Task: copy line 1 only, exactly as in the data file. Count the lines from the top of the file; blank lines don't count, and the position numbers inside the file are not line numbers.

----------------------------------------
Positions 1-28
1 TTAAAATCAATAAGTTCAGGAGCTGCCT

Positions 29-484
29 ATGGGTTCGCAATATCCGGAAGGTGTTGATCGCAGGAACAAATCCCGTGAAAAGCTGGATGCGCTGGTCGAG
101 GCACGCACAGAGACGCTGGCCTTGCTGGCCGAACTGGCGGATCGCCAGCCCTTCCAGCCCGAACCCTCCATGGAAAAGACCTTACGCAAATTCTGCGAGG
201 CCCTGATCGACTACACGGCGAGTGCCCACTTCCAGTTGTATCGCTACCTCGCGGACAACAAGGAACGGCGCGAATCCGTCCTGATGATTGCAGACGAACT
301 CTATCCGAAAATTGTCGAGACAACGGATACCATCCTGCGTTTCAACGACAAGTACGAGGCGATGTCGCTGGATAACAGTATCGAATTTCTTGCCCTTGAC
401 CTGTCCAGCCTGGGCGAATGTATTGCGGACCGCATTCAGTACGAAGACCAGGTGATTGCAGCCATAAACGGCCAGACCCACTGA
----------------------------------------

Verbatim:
Positions 1-28